Almost 1,000 lives a year could be saved on the island of Ireland if authorities adopt and meet World Health Organization guidelines on air pollution, a report has stated.
The major cross-border assessment revealed that around 2,600 premature deaths can be attributed to air pollution annually.
According to the report, every year there are 1,700 deaths in Ireland and 900 deaths in Northern Ireland associated with air pollution.
The report, Air Pollution and Mortality on the Island of Ireland, was commissioned by the Irish Heart Foundation and British Heart Foundation Northern Ireland and carried out by experts from Queen’s University Belfast and Technological University Dublin.
The report found that the biggest risk to life from air pollution is heart disease.
It stated that 680 heart disease and stroke deaths in Ireland and 300 deaths in Northern Ireland are linked to the inhalation of harmful particles (particulate matter) caused by the burning of solid fuels.
The World Health Organization (WHO) recommends air quality guideline levels for particulate matter of 5 micrograms per cubic metre.
However, the report states many people living on the island of Ireland are exposed to air pollution “well in excess” of this level.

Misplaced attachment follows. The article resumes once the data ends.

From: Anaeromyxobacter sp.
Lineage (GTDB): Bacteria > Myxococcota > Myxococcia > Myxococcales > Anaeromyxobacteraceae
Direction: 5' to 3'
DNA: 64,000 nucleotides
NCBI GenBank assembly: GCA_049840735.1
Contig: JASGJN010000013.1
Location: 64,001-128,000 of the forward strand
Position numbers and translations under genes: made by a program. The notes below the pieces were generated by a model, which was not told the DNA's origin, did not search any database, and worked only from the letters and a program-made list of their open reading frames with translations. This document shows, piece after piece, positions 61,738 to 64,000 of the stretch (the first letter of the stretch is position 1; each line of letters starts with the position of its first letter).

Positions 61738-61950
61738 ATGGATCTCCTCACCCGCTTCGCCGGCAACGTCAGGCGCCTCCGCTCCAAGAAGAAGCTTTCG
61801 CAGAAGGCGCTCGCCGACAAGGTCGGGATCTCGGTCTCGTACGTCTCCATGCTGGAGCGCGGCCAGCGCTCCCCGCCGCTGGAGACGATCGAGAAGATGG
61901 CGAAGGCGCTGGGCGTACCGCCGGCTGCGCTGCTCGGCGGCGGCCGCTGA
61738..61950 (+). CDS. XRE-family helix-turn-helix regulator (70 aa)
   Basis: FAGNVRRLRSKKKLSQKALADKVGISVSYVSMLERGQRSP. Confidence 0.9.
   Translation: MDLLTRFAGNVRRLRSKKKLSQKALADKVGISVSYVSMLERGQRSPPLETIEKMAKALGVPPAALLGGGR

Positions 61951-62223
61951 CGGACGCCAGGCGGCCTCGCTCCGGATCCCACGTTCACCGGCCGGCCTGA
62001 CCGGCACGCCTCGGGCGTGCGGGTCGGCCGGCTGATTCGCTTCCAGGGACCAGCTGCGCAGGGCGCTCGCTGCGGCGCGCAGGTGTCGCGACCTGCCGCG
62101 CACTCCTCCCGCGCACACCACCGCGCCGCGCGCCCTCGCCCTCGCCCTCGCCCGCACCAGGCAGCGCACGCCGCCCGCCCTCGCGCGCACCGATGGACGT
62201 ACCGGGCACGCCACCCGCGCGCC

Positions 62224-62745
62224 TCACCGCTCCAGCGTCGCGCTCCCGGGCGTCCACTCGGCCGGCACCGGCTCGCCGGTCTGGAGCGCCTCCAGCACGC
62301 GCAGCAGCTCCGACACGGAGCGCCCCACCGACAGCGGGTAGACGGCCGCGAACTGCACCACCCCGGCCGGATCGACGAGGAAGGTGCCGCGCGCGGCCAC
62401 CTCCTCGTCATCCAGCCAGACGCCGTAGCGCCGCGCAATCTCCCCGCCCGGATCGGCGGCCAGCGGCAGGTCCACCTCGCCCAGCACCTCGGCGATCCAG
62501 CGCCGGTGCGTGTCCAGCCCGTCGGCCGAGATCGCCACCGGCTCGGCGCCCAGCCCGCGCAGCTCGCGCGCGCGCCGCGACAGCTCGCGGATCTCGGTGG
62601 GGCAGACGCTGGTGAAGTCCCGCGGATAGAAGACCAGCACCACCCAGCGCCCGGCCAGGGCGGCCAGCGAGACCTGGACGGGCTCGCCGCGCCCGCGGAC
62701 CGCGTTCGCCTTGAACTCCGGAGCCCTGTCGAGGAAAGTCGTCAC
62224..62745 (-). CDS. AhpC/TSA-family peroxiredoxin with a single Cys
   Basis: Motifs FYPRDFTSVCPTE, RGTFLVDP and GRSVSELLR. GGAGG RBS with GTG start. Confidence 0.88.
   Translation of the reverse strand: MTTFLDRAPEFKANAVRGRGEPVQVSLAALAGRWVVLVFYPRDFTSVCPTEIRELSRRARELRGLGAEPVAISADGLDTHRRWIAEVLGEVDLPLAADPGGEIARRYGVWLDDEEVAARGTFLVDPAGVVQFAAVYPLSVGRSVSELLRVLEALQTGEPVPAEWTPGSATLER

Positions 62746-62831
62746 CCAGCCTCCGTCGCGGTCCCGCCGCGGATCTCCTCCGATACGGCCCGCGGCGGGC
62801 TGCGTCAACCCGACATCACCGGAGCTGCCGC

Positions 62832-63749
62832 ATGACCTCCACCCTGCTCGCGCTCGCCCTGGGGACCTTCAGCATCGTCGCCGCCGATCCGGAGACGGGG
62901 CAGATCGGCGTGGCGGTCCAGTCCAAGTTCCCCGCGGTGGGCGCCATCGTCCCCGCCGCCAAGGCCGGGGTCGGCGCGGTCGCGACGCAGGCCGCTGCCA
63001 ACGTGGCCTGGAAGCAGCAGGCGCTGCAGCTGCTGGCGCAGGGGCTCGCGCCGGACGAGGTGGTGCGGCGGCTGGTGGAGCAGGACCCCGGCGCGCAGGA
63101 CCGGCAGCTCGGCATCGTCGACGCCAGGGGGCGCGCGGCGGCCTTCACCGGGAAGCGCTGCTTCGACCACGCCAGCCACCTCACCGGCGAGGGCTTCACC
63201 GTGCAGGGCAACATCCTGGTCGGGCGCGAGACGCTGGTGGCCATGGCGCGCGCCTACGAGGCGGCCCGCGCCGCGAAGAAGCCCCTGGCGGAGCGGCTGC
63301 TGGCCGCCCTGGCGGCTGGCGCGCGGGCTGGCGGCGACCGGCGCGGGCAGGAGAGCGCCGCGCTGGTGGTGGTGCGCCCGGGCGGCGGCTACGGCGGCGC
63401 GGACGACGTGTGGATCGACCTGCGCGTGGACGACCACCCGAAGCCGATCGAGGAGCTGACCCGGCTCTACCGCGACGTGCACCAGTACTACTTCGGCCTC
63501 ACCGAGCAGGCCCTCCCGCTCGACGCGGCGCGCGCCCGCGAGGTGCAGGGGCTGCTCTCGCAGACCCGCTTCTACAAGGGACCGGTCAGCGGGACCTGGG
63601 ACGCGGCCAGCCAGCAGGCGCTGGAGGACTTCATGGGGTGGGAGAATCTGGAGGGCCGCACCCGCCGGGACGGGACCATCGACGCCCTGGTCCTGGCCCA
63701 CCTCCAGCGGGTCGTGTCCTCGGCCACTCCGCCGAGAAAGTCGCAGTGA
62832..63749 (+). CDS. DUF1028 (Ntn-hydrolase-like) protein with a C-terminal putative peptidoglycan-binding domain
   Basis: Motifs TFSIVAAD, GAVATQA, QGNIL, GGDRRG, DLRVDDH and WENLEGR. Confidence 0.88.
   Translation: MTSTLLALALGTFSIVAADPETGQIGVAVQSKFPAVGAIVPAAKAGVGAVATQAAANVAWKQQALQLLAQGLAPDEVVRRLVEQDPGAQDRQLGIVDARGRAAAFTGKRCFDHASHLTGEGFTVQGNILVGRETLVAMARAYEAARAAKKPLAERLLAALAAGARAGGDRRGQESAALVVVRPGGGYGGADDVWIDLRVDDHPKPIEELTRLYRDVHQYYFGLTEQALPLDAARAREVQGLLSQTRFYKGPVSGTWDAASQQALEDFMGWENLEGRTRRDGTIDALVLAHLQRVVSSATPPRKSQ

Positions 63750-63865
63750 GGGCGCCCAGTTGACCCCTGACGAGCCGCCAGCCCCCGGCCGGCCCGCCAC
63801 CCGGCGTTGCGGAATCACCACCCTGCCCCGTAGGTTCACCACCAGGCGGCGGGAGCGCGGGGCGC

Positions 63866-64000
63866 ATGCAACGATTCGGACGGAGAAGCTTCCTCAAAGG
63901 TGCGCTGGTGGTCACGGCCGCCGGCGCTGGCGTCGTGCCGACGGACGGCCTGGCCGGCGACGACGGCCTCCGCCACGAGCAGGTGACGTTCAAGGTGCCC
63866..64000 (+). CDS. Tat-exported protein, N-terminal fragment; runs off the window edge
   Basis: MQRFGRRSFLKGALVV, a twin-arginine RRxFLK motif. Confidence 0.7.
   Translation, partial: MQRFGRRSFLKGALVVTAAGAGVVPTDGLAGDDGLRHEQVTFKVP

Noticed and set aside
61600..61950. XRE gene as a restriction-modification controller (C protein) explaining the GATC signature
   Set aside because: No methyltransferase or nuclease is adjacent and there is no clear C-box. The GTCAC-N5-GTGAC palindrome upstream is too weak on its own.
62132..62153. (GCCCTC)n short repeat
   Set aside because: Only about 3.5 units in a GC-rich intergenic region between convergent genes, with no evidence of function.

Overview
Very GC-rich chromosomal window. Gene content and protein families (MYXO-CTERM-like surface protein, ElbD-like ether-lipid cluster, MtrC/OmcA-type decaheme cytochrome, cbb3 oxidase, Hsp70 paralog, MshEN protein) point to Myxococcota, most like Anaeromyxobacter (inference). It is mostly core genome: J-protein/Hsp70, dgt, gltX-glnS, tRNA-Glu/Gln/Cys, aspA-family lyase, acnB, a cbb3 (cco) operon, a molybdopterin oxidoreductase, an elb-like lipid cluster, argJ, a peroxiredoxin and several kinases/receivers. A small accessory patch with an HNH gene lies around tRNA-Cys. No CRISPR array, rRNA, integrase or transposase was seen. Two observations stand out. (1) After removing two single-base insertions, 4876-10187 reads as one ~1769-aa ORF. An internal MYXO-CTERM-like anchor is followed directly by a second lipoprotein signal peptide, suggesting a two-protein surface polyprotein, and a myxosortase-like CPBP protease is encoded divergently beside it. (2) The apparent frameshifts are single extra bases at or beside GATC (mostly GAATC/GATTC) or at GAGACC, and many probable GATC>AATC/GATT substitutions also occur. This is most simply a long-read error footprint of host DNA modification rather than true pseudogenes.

Speaking on RTÉ’s Morning Ireland, the Chief Executive of the Irish Heart Foundation, Tim Collins, said that thousands of lives could be saved if there was a shift away from burning solid fuels in homes.
“We now need to prioritise those houses that are dependent on those fuels and help those people to move away. And I think that if we could do that, we will save many lives and particularly a lot of disability among people who are particularly vulnerable,” he said.
Mr Collins said there is a very low level of public awareness of the fact that the “bulk of air pollution damaging our health comes from burning solid fuels in homes.”
The worst fuels are wet wood, solid turf and smoky coal, he said.
Last September, Minister for the Environment Eamon Ryan announced that new standards for domestic solid fuels would be introduced across the State within a year.
Mr Ryan said that the new regulations would help to clear up the air and reduce pollution, chimney fires and improve health.Air pollution linked to 2,600 deaths annually – report
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